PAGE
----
Written by: Tara Gray, M.A., CCC-SLP
Books are an excellent way to engage with your child, work on emerging or growing language skills, and have fun together! The toddler years are the perfect time to instill a love of books and reading in your child. In my personal opinion, board books are great for toddlers due to their durability in little hands and, oftentimes, mouths! As you may notice in the photos of our personal books below, they have been well-loved, but are still standing strong. The following is a list of some of Small Talk’s favorite books for toddlers, compiled by your friendly neighborhood speech-language pathologists: Chloe Brown, Tara Gray, and Moranda Yaldo. And, yes, all of them are available in board book format!
1. Brown Bear, Brown Bear, What Do You See?
Written by Bill Martin Jr, Illustrated by Eric Carle
This book is great for working on understanding the exchange of questions and answers, identifying and labeling colors, identifying and naming animals. It also has colorful illustrations great for engaging young eyes.
2. Moo, Baa, La La La!
By Sandra Boynton
With a focus on animal sounds, this interactive book helps kids establish knowledge in this and work on imitating these sounds. It also has a simple and silly story which toddlers tend to find funny and fun!
3. The Very Hungry Caterpillar
By Eric Carle
This hungry insect can help your child work on identifying and naming food items (common objects) and counting! Its colorful, engaging illustrations are great for keeping children focused from the beginning of the story to the end.
4. Hi-Five Animals!
By Ross Burach
This is the perfect book for working on following simple directions (hi-five, stomp feet, hold your nose) and imitating parents or caregivers doing these actions with the book. It’s an interactive book, having kids actually hi-five the pages, which keeps kids engaged. It’s also great for working on animal identification and labeling and some counting tasks.
5. The Wonky Donkey
Written by Craig Smith, Illustrated by Katz Cowley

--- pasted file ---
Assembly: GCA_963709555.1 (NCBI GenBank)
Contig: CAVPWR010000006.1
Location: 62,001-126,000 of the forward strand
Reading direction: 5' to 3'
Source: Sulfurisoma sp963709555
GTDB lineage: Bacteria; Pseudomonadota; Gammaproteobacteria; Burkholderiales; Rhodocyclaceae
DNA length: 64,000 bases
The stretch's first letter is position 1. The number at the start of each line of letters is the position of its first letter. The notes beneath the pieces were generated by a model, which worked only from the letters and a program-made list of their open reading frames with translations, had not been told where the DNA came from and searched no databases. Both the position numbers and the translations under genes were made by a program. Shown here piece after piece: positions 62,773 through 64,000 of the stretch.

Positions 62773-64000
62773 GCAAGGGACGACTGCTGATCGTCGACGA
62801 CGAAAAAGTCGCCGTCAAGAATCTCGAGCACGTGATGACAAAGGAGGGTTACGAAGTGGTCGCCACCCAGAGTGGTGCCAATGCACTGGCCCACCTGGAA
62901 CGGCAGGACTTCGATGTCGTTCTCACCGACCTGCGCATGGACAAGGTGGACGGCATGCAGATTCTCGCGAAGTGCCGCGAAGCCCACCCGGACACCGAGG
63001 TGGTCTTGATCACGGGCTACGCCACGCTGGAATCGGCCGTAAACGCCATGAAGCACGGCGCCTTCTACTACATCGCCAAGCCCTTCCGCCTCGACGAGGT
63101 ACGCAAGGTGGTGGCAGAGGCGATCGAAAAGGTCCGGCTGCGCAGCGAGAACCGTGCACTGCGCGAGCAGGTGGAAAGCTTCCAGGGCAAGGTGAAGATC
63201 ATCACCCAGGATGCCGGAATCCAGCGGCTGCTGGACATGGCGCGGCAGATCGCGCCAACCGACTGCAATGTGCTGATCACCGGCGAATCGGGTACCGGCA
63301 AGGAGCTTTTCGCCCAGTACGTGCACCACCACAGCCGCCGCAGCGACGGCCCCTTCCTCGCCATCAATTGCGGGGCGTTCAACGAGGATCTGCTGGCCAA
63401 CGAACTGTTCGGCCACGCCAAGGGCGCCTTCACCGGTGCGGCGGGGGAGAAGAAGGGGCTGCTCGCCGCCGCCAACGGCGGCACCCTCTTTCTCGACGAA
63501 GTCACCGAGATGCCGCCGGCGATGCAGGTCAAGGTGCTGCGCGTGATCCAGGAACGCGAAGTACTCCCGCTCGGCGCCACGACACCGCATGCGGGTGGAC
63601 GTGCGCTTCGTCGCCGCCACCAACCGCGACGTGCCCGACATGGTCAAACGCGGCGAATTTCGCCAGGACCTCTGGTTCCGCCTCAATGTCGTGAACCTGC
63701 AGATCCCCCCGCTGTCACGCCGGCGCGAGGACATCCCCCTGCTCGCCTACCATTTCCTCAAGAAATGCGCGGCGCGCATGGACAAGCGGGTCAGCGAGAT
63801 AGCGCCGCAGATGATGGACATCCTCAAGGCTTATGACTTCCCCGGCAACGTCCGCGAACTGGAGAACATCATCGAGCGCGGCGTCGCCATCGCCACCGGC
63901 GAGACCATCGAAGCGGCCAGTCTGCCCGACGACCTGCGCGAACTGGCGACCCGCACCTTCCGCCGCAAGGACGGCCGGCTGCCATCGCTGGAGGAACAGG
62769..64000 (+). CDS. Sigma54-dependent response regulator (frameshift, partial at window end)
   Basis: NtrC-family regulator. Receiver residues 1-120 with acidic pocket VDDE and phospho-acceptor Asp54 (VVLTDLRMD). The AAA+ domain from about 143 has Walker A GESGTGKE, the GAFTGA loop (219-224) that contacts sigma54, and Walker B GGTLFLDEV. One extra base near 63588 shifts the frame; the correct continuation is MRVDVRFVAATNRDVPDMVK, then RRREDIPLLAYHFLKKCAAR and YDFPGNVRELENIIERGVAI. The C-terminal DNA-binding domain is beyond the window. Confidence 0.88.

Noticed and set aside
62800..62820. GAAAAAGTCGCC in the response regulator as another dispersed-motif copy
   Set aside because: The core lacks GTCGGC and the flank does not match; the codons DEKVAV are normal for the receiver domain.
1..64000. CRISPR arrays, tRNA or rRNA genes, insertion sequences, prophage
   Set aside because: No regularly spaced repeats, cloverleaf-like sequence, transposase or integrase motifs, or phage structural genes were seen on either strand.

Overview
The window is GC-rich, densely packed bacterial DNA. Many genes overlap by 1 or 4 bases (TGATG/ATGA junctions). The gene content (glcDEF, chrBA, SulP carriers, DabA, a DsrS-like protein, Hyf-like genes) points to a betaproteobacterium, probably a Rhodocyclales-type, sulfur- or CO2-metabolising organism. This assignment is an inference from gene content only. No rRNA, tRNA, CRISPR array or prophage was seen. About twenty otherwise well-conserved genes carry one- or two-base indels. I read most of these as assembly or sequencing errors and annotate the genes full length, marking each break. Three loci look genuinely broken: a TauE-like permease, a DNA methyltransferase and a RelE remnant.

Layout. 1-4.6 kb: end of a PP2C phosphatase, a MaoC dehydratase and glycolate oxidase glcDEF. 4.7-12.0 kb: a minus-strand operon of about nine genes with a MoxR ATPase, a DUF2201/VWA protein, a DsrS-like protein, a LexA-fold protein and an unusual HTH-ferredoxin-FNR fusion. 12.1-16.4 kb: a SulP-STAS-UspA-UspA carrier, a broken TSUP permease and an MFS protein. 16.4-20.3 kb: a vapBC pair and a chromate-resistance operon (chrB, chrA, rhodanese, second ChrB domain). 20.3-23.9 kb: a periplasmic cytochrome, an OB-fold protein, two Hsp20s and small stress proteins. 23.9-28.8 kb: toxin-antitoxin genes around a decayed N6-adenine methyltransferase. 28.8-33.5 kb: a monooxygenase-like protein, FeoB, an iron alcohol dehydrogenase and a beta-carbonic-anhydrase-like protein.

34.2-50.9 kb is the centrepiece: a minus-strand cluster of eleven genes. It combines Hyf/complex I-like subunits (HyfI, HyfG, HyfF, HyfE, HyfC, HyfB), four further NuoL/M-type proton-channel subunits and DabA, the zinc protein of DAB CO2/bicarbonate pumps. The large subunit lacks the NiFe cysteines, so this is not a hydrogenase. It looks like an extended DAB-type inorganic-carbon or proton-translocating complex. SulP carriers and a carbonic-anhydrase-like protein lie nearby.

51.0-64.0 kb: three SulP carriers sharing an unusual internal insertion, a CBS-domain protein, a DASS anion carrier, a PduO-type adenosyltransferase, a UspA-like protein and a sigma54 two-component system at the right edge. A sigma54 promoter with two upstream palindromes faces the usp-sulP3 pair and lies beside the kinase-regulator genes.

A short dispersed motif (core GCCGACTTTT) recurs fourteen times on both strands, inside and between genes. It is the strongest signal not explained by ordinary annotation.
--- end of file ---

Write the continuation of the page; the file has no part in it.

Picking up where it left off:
The repetitive structure of this tale allows for (and encourages) child participation in storytelling. It’s super silly with goofy illustrations to engage kids and allow them to enjoy a fun story.
6. Chicka Chicka ABC
Written by Bill Martin Jr and John Archambault, Illustrated by Lois Elhert
This simplified version of the original “Chicka Chicka Boom Boom” is just the right length for a toddler’s attention span. It’s great for establishing some alphabet knowledge and awareness. It has colorful illustrations which are great for engagement. The rhyming story structure also helps with establishing phonemic awareness skills.
7. Peek-a Who?
By Nina Laden
This turn-and-reveal style peek-a-boo book is great for working on animal and object identification/labeling skills, answering or understanding the structure of “who” questions. Again, the rhyming structure helps with establishing early phonemic awareness skills.
8. Where Is The Very Hungry Caterpillar?
By Eric Carle
A new adventure with a familiar character. This lift-the-flap book is perfect for working on “where” question awareness and practicing answering them, which also makes it a great book for working on prepositions (e.g., in, under, on, over, etc.). There are also opportunities to target food and animal identification and labeling as well as some action identification and labeling.
9. Who Said Woof?
By Yi-Hsuan Wu
Both a lift-the-flap and a touch and feel book, this book is super engaging for active little hands! It’s great for targeting “who” questions and modeling the appropriate answers as well as matching animals to their appropriate sounds.
10. Little Blue Truck
Written by Alice Schertle, Illustrated by Jill McElmurry
Although this book does have animal sounds throughout like many of our recommendations, what makes this one special is that it also features some environmental sounds (e.g., “beep,” “honk,” etc.). The blue truck and dump truck moving throughout the tale are engaging for our vehicle-obsessed kids!